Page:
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I'm pushing the limits of my knowledge in c# and linq here, so please bear with me if I'm completely off with my example or understanding of linq, c#, generic types, lambda expressions,design patterns, etc.

I have a class that holds two collections, one is the collection to be filtered: IEnumberable<InstagramUser> and the second is the collection of expressions to filter on: IEnumerable<IInstagramFilter>.

public class InstagramDisplay {

    public IEnumerable<InstagramUser> instagramUsers;
    public IEnumerable<IInstagramFilter> instagramFilters; 

    public InstagramDisplay() {
        instagramUsers = new List<InstagramUser>();
        instagramFilters = new List<IInstagramFilter>();

    public IEnumerable<InstagramUser> display() {
        instagramFilters.ToList().ForEach(x => instagramUsers.Where(x.filter(instagramUsers)));
        return instagramFilters;

public interface IInstagramFilter {
    Expression<Func<T, bool>> filter<T>(IQueryable<T> source); 

I would have classes extend IInstagramFilter. Each IInstagramFilter class would have a property (or function - not sure what's best) that would return the lambda expression that would be applied to IEnumerable<InstagramUser> in the display() method.

public class UserFilter : IInstagramFilter {
    public Expression<Func<T, bool>> filter<T>(IQueryable<T> source) {
        //return some expression - but how?

I'm struggling to understand a few things:

  1. How to set the expression for each IInstagramFilter class and then call it in the display() method?

  2. Each IInstagramFilter class would have a lambda that would be used to filter IEnumerable<InstagramUser> but since the Filter class has no knowledge of IEnumerable<InstagramUser> how would I create the appropriate lambda in the first place?

  3. I think this roughly follows the Decorator Pattern but perhaps there's a better design all together that I'm not aware of.


Based on Olivier's answer this is what I have now. On the return for display() I'm getting the error when using .Where(filter)

The type arguments for method 'System.Linq.Enumerable.Where<TSource>(System.Collections.Generic.IEnumerable<TSource>, System.Func<TSource,bool>)' cannot be inferred from the usage. Try specifying the type arguments explicitly.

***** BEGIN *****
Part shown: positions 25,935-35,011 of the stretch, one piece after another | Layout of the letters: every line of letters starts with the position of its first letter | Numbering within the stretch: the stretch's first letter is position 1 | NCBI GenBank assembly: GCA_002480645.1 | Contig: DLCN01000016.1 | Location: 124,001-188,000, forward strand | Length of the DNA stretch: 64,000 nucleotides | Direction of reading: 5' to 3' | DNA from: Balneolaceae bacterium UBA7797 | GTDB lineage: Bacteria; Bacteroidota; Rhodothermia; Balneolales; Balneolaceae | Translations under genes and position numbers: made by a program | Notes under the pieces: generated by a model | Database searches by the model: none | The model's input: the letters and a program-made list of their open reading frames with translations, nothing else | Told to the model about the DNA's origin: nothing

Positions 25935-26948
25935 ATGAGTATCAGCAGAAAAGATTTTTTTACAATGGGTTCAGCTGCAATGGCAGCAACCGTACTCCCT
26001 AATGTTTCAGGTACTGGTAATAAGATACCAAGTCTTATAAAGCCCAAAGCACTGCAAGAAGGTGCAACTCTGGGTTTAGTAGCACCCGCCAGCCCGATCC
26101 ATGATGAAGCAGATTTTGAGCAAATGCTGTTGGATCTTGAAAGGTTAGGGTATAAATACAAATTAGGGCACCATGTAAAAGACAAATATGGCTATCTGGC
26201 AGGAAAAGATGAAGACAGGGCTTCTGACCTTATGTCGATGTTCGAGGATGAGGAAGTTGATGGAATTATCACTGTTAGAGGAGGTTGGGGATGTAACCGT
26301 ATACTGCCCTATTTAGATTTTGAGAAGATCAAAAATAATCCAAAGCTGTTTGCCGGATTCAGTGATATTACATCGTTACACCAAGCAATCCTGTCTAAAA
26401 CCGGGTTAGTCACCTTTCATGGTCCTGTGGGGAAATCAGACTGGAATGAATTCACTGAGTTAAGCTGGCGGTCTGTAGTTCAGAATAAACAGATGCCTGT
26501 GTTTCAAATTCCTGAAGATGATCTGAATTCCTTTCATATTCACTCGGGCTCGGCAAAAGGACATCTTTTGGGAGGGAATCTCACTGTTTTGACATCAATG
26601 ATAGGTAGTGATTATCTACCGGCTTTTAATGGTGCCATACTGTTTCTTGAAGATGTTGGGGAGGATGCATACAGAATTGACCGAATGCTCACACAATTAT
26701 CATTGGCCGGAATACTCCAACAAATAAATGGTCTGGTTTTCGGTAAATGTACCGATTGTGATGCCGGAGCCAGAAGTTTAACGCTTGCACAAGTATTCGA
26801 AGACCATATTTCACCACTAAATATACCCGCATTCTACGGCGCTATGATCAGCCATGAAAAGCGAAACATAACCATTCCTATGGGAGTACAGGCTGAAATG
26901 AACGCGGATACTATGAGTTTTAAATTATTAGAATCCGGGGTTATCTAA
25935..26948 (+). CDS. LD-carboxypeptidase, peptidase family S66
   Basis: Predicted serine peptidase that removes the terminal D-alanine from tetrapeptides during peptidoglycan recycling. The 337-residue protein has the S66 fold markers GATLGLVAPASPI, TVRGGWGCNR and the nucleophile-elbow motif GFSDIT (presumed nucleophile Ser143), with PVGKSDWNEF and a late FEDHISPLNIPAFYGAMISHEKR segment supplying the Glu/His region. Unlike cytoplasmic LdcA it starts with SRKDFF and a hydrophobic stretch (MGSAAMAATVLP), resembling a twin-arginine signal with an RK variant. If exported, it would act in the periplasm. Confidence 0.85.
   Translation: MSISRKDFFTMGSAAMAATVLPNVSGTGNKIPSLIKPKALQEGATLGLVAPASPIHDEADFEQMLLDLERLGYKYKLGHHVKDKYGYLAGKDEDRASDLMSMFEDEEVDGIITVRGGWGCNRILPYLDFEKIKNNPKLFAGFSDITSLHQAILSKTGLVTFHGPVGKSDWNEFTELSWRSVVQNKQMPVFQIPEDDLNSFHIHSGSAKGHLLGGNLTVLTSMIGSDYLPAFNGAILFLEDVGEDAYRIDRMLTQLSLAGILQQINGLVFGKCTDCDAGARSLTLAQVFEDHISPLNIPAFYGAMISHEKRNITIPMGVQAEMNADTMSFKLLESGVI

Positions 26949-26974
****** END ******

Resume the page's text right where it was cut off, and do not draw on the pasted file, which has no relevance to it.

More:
public class InstagramDisplay {

    public IEnumerable<InstagramUser> instagramUsers;
    public List<Expression<Func<InstagramUser, bool>>> instagramFilters; 

    public InstagramDisplay() {
        instagramUsers = new List<InstagramUser>();
        instagramFilters = new List<Expression<Func<InstagramUser, bool>>>();

    public void addFilter(Expression<Func<InstagramUser, bool>> filter) {

    public IEnumerable<InstagramUser> display() {
        return instagramFilters.SelectMany(filter => instagramUsers.Where(filter)).Distinct(); //error on this line
share|improve this question

1 Answer 1

up vote 4 down vote accepted

You have to decide whether you want to perfom some action or whether you want to return something. List<T>.ForEach() performs an action on each item but has a void return type and does not return anything.

This IInstagramFilter interface seems superfluous to me. You can declare a filter list like this

var userFilters = new List<Expression<Func<InstagramUser, bool>>>();
userFilters.Add(u => u.Name.StartsWith("A"));
userFilters.Add(u => u.Score >= 100);

If you have a source of users you can do something like this to all users returned by all filters

IQueryable<InstagramUser> usersSource = ...; 
// Or IEnumerable<InstagramUser> for LINQ to objects
// if you drop the Expression<> part.

var users = userFilters.SelectMany(f => usersSource.Where(f));

SelectMany flattens the nested enumerations. The example returns all users whos name starts with "A" or who have a score >= 100. This might return a user twice, therfore I would suggest to append a .Distinct()

var users = userFilters
    .SelectMany(f => usersSource.Where(f))
share|improve this answer
I agree that IInstagramFilter is unnecessary here. Instead of SelectMany couldn't he loop over the collection of filters, appending the .Where(filter) to userSource. This would prevent duplicate users, and also chain the filters together using "and" instead of "or" – Mike C Aug 23 '12 at 20:28
@MikeC: Chaining the filters together is a very good idea, since it makes the Distinct() superfluous. I am not sure if the OP wants them ORed or ANDed (from his example I assumed ORed). AND is easy (just chain Wheres, OR is more difficult. – Olivier Jacot-Descombes Aug 23 '12 at 21:08
@OlivierJacot-Descombes This is an excellent answer. I've posted my updated code above, but I'm still getting an error on the return statement for display() – bflemi3 Aug 24 '12 at 14:01
C# is good in inferring type arguments, but in a few cases it fails to do so. Then you must specify them explicitly return instagramFilters.SelectMany<Expression<Func<InstagramUser, bool>>, InstagramUser>(filter => instagramUsers.Where(filter)).Distinct();. – Olivier Jacot-Descombes Aug 24 '12 at 14:28
@OlivierJacot-Descombes Do I have to use Expression<Func<>>? I'm getting an error when doing .Where(filter) but if I change instagramFilters to `List<Func<InstagramUser,bool>> then I can compile. Whether I it actually filters the list I'm unsure of yet. I thought I understood that expression trees had to be used when being passed to linq as a lambda, am I wrong about that? – bflemi3 Aug 24 '12 at 17:37

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